◀  No. 197 Clue list 20 Jul 1952 Slip image No. 199  ▶



1.  R. R. Greenfield (Ruislip): Riding used to be a cheap method of travel: now it’s a pastime for highbrows (3 mngs.; Riding = one third; 3rd class carriage; BBC Third Programme).

2.  F. G. Illingworth (Burnley): The way most of our people train, it’s simply no use trying the 1500 metres! (2 mngs.; 3rd class carriage; wavelength of BBC Light (i.e. not Third) Programme).

3.  S. Goldie (S. Shields): If you get the bird, you need not be upset—this programme doesn’t suit all tastes (the bird less be (rev.); BBC Third Programme).


C. Allen Baker (Wishaw): When one plays gooseberry, one should get the bird—and then be turned out! (the bird less be (rev.); third wheel).

F. A. Clark (Croydon): To follow most of this—take a degree! (thi(s) + r + d, & lit.; BBC Third programme).

A. B. Gardner (N21): Only a minority can achieve a degree involving a very stiff viva (2 defs.; stiff viva = third degree).

S. B. Green (NW10): Not even a runner-up ? This time you may be lucky! (2 mngs; place, time lucky).

F. E. Newlove (SE9): Degree of heat used in grilling (but not over the Primus!) (cryptic def.; third degree).

E. J. Rackham (Totton): Coming in after 2? You should get the bird and be turned out! (the bird less be (rev.)).

F. B. Stubbs (Marple): The degree of heat turned on in the cooler (cryptic def.; third degree).

H. S. Tribe (Sutton): Class of traveller who, first, will get the bird—then be turned out (the bird less be (rev.) & lit.).

E. W. Tulloch (Balcombe): This man was chased through a sewer and found in a field behind the gully (2 mngs. of Third Man; ref. 1949 film; cricket).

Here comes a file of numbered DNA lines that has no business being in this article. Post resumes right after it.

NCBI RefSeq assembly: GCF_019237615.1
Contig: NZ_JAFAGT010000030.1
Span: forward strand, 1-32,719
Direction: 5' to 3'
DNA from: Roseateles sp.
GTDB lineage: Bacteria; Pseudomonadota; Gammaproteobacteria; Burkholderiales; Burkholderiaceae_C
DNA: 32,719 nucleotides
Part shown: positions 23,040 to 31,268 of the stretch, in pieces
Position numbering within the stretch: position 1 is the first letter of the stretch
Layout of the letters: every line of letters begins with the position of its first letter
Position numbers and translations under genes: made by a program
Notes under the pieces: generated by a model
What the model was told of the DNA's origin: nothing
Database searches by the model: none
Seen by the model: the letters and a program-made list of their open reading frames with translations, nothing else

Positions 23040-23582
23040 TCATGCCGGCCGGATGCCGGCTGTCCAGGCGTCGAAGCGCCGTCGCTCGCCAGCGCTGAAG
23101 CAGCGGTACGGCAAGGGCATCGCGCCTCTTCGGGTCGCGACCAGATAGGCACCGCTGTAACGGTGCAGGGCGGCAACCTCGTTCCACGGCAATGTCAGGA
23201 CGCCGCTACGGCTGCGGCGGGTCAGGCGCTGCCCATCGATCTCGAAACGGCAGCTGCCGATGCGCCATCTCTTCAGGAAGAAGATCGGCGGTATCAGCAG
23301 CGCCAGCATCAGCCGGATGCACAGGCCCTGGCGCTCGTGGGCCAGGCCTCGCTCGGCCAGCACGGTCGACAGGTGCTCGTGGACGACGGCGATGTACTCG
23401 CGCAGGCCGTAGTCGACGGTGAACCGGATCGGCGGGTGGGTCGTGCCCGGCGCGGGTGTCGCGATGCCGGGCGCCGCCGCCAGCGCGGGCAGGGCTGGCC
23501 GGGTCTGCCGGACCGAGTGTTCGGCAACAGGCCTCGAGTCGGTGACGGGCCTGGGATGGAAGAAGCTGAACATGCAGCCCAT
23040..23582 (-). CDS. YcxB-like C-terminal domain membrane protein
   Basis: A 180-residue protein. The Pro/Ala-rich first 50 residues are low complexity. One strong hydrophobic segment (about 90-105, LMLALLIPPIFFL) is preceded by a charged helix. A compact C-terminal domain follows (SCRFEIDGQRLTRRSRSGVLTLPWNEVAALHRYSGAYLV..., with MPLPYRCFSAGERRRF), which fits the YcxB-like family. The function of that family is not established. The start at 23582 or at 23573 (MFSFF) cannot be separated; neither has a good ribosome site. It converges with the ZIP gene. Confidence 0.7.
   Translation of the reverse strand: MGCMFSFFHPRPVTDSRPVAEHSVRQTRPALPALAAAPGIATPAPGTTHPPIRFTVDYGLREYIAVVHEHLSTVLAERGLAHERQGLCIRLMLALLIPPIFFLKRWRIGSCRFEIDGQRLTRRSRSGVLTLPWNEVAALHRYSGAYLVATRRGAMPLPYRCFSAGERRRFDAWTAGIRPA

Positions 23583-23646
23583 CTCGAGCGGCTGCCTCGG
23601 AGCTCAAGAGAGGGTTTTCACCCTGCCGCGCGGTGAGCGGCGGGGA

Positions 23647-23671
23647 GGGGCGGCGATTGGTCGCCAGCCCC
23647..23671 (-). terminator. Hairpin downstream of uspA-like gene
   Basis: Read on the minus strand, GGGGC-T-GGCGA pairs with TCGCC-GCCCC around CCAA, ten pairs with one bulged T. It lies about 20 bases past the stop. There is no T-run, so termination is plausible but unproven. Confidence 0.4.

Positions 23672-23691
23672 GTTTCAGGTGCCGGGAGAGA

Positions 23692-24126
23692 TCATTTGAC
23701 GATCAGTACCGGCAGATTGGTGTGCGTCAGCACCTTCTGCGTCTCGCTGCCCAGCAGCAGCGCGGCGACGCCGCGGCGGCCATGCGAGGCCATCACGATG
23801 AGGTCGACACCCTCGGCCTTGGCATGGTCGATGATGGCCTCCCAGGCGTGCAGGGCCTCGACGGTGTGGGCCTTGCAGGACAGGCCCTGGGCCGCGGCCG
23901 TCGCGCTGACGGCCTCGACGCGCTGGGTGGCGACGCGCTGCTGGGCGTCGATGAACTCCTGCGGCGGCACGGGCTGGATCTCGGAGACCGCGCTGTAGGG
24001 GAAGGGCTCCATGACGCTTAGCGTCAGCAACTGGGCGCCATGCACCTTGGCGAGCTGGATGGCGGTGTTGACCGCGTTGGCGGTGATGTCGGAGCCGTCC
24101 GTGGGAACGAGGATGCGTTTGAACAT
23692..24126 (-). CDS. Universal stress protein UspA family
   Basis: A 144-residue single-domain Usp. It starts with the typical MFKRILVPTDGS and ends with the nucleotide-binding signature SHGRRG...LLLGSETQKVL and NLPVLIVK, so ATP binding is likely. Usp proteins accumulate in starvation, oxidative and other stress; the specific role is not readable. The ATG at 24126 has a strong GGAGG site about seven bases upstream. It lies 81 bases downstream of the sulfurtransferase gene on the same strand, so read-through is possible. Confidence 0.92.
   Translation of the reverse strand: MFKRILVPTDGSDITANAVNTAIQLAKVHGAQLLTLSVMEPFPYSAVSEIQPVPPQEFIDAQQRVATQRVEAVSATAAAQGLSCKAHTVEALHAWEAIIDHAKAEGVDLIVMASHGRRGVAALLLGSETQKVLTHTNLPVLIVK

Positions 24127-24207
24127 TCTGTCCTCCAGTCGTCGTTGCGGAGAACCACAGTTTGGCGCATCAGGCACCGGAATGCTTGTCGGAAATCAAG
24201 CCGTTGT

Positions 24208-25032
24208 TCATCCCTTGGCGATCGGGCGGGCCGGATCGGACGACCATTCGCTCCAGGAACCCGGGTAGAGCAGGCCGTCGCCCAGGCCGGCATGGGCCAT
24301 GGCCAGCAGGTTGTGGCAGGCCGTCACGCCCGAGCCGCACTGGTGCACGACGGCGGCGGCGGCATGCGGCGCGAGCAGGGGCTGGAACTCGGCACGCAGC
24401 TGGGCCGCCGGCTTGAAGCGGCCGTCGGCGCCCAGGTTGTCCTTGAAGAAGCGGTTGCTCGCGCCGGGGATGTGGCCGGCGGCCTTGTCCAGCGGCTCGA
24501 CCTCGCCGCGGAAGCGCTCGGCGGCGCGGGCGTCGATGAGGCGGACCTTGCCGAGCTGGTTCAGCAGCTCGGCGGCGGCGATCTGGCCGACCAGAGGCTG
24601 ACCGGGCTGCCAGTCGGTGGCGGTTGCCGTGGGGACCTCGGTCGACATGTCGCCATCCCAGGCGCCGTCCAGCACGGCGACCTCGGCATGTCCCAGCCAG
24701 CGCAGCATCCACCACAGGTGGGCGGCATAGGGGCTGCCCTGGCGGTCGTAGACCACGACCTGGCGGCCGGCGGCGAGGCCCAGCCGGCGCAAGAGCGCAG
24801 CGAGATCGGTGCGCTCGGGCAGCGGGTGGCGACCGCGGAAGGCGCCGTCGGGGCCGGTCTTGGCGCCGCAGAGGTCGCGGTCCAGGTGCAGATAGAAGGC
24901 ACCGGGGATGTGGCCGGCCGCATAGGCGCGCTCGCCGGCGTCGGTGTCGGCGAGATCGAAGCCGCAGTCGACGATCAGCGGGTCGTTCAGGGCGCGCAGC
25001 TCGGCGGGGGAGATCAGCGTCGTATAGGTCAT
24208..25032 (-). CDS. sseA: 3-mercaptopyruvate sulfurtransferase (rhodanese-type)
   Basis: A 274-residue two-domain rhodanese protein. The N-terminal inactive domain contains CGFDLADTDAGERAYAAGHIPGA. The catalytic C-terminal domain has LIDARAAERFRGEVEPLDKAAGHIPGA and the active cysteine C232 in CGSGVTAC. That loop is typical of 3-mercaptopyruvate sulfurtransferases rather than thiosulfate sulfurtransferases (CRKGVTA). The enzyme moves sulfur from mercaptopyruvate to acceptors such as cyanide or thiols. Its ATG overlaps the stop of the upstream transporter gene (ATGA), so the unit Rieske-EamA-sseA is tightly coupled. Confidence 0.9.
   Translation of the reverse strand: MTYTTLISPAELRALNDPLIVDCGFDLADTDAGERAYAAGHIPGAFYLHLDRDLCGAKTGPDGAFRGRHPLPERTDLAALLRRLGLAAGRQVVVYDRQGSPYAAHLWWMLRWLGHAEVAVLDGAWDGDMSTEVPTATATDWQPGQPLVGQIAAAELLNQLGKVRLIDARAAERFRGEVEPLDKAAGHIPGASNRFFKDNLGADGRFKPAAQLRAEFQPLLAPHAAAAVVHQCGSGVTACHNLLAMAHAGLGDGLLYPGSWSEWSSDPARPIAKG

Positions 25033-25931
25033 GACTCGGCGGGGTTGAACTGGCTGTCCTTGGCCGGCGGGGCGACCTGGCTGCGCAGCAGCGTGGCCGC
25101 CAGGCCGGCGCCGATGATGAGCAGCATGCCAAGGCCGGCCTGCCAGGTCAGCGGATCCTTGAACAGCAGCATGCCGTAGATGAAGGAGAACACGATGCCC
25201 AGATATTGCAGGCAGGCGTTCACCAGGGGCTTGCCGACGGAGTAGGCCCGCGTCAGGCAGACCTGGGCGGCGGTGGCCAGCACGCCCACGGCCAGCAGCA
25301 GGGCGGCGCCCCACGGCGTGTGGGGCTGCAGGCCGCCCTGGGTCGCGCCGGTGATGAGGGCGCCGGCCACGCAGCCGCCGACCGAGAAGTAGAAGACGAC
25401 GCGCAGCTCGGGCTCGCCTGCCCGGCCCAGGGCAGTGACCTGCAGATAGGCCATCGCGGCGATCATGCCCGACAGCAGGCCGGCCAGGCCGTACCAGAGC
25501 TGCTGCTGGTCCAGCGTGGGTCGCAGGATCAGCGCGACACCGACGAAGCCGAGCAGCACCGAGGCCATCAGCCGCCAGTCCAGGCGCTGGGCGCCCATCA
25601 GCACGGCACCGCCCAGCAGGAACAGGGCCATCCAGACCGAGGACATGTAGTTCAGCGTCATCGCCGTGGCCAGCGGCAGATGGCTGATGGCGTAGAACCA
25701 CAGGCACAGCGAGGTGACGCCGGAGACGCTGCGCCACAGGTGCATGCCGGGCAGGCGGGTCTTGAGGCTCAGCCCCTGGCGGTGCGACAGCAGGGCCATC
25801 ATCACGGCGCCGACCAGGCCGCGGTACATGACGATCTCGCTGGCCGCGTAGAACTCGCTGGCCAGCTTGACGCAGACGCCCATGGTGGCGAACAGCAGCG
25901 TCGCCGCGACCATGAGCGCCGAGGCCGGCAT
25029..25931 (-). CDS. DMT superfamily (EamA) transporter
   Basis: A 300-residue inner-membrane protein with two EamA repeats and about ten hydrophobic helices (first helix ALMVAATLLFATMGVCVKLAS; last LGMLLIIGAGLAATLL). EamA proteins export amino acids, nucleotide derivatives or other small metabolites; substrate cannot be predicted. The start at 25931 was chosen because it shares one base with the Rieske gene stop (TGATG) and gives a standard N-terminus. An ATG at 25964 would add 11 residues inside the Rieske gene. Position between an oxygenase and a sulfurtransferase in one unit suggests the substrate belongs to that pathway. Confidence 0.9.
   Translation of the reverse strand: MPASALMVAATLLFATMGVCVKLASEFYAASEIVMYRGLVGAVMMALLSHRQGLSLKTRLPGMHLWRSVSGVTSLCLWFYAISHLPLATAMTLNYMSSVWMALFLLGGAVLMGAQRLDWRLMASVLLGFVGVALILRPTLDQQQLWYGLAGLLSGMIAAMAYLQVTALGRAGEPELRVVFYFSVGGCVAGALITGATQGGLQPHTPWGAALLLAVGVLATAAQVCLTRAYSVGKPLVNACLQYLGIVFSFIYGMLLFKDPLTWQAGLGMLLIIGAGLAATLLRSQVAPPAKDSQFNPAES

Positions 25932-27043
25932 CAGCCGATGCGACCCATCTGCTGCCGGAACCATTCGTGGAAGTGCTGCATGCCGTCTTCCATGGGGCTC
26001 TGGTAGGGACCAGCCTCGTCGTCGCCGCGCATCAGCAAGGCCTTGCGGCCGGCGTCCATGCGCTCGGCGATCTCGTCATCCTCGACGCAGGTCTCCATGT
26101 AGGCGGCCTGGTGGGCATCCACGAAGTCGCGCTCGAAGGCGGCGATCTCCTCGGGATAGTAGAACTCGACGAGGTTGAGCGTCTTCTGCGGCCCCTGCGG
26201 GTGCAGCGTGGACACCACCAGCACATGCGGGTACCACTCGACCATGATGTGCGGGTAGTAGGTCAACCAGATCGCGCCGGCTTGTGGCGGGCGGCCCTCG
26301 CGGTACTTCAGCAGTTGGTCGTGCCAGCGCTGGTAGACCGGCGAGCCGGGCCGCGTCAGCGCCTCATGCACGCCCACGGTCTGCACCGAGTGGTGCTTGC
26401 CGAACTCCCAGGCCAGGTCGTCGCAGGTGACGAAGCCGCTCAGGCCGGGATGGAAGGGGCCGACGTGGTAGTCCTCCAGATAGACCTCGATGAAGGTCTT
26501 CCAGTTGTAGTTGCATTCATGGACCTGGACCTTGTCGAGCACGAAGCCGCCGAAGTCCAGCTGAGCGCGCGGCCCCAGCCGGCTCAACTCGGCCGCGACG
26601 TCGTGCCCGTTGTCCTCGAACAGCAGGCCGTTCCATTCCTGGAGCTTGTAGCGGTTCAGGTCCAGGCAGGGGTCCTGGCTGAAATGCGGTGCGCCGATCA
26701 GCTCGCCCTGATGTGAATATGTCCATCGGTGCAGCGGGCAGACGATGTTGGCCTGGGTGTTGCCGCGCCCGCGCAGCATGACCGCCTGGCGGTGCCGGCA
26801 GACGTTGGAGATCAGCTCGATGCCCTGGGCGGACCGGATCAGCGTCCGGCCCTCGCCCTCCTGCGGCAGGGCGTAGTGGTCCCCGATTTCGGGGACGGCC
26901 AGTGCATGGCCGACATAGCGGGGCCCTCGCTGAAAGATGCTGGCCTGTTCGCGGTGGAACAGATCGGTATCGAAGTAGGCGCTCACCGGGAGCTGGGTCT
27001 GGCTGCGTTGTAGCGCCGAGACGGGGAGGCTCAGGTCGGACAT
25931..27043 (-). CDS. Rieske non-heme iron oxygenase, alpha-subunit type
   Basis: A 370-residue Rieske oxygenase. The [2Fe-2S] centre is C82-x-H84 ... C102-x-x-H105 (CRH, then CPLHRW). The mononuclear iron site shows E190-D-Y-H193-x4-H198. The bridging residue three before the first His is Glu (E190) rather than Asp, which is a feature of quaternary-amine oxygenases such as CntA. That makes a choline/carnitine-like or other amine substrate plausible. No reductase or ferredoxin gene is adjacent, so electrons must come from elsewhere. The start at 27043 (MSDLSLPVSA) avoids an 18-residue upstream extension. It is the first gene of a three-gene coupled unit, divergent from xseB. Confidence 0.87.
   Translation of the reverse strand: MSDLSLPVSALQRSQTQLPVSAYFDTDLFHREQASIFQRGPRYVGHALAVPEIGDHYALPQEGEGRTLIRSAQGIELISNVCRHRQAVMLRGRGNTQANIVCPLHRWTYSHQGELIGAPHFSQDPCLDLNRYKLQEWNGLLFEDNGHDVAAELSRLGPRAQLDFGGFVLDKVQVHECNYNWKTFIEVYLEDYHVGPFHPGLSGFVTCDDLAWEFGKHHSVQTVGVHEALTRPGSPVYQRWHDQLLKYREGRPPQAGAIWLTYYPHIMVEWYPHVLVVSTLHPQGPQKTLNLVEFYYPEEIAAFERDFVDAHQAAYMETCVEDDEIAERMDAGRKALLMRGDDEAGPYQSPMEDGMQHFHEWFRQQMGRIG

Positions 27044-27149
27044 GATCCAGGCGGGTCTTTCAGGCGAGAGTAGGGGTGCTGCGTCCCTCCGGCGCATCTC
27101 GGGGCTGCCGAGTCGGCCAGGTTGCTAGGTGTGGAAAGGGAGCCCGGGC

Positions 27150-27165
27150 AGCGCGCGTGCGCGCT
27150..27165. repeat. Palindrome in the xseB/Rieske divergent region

M. Woolf (Wembley): McDonald Bailey was inclined to be serious about the 200 metres (cryptic def.; ref. McD. B., third in 1952 Olympics and wavelength of BBC Third Programme).


H. Bernard, D. L. L. Clarke, B. G. H. Clegg, P. M. Coombs, J. Donovan, L. E. Eyres, J. A. Fincken, C. C. M. Giffin, R. J. Hall, H. T. E. Hone, Mrs L. Jarman, J. Hardie Keir, C. Koop, Mrs J. H. C. Lawlor, C. J. Morse, N. J. Reed, G. E. Rice, W. Rodgers, J. W. Ross, T. E. Sanders, Miss R. L. Saw, E. O. Seymour, A. E. Sharp, W. K. M. Slimmings, P. H. Taylor, J. Thomas, J. Vallely.

COMMENTS—224 correct and few mistakes in a puzzle whose western half was, I agree, difficult. Some hair-torn competitors prophesied a record low correct entry: the total was below average but nowhere near a record—standards have gone steadily up and it takes a lot to beat our modern solvers—nor, let me hasten to add, is it my ambition to do so! On the other hand the clues submitted this time lead me to think that such would be the ambition of some of you! I have never read so many impossibly difficult clues, and that is the main reason for the short lists of successful and nearly successful ones. One particular form of excessive difficulty keeps cropping up and I will exemplify it again. An indirect anagram, i.e., an anagram indicated not by the word itself but by a definition, is a device to be sparingly used; unless it is readily soluble, it is entirely useless to the solver except as a check after he has got the answer, and this, with a simple word like “third,” he does not need. Several competitors talked about “a tangled thread,” alluding to “thrid”: a few even used its verbal meaning, “to slip through.” Even “knocked about” for “thi-” is of questionable value to the solver. I hardly ever use an indirect anag., unless it will leap to the eye, e.g., “that is” indicating “i.e.,” or the like.
I’m afraid “Cleander” was very elusive. He is a bit specialised, but I thought I had given a helpful subsidiary clue; the initial letter was, to all intents and purposes, stated; however, I suppose the suggestion of Leander wasn’t clear enough, even in Helsinki Week. Apologies to those who found the search tiresome, though I know most of you like being teased! But I was surprised that “palmerin” caused trouble: I should have thought “victory over Ireland” was very straightforward. I expected “Suckling,” with the C as at least a strong probability, to give a start in the S.W. corner, but even he seems to have been long in coming. There are, certainly, few clues to the western half which were likely to yield their secrets quickly from scratch: so much the more credit to those who prevailed.

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